But maybe that’s a mistake. After all, we should all know — and celebrate — a week that’s devoted especially to women’s health. As women, we have a tendency to put everyone else first. We take care of our kids, our spouses, our pets, our parents, our homes, often neglecting our own needs in the process. And that’s the problem. If we’re not healthy and happy, we can’t do anything particularly well (and this includes skiing).  It’s all a matter of balance. By putting ourselves first, we actually give ourselves the ability and strength to take care of others better and do the things we want to do. It’s not being selfish. It’s being smart.

Which brings us to National Women’s Health Week.  The week was developed by the US Department of Health and Human Services’ Office on Women’s Health to promote women’s health and its importance, and to  empower women to make their own health a priority. It also encourages women to take the following steps to improve their physical and mental health and lower their risks of certain diseases:

  • Visit a health care professional to receive regular checkups and preventive screenings. There’s a terrific interactive screening menu on the National Women’s Health Week website. You can use it to figure out which screenings you need and when you them.  For someone like me, who can find all this very confusing, it’s defintely worth checking out.
  • Get active. According to the Centers for Disease Control and Prevention, only 20 percent of adults in the U.S. are meeting both the aerobic and muscle strengthening components of the federal government’s physical activity recommendations. So how much exercise is enough? I did a blog post about this once. You can check it out here.
  • Eat healthy. This is a key component not just in keeping  your weight under control, but in preventing disease, keeping your energy up, and making you feel all around better. You know the drill: reduce your fat, sugar, and processed foods, eat more veggies, fruit, and whole grains.
  • Pay attention to mental health,  including getting enough sleep and managing stress.
  • Avoid unhealthy behaviors, such as smoking, not wearing a seatbelt or bicycle or ski helmet, and texting while driving. This includes skiing safely, too. Watch out for skiers around you. Look uphill before you start. Ski in control. And if you ski in the backcountry, take the necessary precautions and get avalanche training.

So do yourself a favor. Take some time this week to think about what you can do to improve your health and well being. And instead of setting it aside for later, take action now.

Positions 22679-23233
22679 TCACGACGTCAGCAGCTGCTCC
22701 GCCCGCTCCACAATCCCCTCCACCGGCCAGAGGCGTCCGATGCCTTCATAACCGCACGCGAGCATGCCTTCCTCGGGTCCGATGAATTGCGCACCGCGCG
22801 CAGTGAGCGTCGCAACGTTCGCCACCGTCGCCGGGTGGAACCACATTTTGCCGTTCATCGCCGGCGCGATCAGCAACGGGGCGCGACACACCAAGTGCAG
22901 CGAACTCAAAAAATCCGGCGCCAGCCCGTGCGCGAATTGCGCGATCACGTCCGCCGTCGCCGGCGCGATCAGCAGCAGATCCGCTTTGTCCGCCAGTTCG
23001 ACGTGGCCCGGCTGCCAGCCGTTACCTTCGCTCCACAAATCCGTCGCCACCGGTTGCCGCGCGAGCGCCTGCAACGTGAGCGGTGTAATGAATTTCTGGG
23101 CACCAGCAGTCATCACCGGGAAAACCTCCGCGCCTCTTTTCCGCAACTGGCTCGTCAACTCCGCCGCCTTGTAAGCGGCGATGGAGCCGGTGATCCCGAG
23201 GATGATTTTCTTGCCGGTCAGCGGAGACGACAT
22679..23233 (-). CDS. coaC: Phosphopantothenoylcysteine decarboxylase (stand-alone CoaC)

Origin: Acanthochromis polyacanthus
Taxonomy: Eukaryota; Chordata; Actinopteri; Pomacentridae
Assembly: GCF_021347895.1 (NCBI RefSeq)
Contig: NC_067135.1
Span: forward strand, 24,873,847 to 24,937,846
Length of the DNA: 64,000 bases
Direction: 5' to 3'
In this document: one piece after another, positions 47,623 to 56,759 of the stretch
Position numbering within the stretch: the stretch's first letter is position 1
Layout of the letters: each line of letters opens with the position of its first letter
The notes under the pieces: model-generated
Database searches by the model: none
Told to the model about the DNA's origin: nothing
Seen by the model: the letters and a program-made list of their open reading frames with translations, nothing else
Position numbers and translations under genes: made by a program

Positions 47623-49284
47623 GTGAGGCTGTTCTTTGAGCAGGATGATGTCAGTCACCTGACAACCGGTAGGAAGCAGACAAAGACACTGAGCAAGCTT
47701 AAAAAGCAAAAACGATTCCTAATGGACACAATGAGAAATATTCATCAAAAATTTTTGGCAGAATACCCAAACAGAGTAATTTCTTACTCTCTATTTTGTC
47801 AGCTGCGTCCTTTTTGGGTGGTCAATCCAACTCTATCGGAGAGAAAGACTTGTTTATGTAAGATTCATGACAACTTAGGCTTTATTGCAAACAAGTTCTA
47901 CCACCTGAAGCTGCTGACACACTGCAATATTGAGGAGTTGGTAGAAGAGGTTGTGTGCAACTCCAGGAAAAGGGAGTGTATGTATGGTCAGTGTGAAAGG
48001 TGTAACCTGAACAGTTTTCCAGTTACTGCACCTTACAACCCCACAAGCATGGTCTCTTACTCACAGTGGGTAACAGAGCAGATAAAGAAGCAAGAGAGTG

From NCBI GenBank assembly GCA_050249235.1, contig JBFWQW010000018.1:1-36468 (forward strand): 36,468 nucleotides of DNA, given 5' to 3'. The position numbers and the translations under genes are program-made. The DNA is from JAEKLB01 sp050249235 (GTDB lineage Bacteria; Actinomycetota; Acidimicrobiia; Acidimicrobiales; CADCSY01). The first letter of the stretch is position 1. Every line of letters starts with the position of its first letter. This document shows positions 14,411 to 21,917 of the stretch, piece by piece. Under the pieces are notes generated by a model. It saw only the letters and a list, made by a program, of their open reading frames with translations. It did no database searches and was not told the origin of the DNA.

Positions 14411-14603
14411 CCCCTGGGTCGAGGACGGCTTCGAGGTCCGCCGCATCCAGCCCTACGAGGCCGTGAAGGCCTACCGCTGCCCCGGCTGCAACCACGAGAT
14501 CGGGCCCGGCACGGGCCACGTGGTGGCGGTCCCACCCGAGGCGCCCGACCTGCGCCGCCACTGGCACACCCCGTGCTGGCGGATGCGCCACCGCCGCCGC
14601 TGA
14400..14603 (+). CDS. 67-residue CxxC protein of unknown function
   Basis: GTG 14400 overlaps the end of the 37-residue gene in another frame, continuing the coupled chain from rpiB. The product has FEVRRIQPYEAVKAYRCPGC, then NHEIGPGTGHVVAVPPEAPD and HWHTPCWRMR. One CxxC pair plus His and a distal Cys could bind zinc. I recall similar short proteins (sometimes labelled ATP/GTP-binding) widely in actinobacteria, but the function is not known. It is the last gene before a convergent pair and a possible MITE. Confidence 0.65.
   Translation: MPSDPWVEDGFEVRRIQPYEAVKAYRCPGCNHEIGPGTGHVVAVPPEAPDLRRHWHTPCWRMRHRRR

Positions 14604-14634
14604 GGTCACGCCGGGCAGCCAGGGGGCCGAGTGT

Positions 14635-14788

And have a good week.



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Here’s to the Ski Moms!

I don’t need to remind you that Mother’s Day is Sunday, do I? Of course I don’t; you’ve already ordered flowers and made your dinner reservation, right?

mothers-dayRemembering our moms is important. They give us life, bring us up, and then bravely, inevitably, let us go. But this Mother’s Day, let’s give a special shout-out to the Ski Moms. After all, it’s the Ski Moms who make sure everyone has the hats, goggles, ski pants, boots, etc. they need on the slopes. Who dress and undress the kids. Assemble the lunches. Haul the equipment. Harbor a secret stash of tissues/sun block/chap stick/energy bars for that unavoidable emergency. Accomodate multiple bathroom breaks and all the dressing and undressing that goes with them. Provide encouraging words after a fall. Drive to and from the mountain. Attend ski races. Wipe noses. Wipe tears. Administer first aid. Put on and remove boots/jackets/gloves/helmets. Make sure nothing gets left behind. Arrange ski lessons. Make sure the kids wear helmets.

For all you do, ski moms, for all your unwavering love, devotion, and support — we salute you!

And to my own mom, who doesn’t ski and never did, here’s to you, too. Thanks for supporting my skiing when I was a kid, and for continuing to support it — without ever asking ‘why’ — now that I’m an adult.

Here I am with my mom, and hey! I'm not in ski clothes!

Here I am with my mom, and hey! I’m not in ski clothes!

Happy Mother’s Day! (And if you hurry, there’s still time to get her a gift.)



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Putting ’em to Bed, or Getting Your Skis Ready for the Off Season.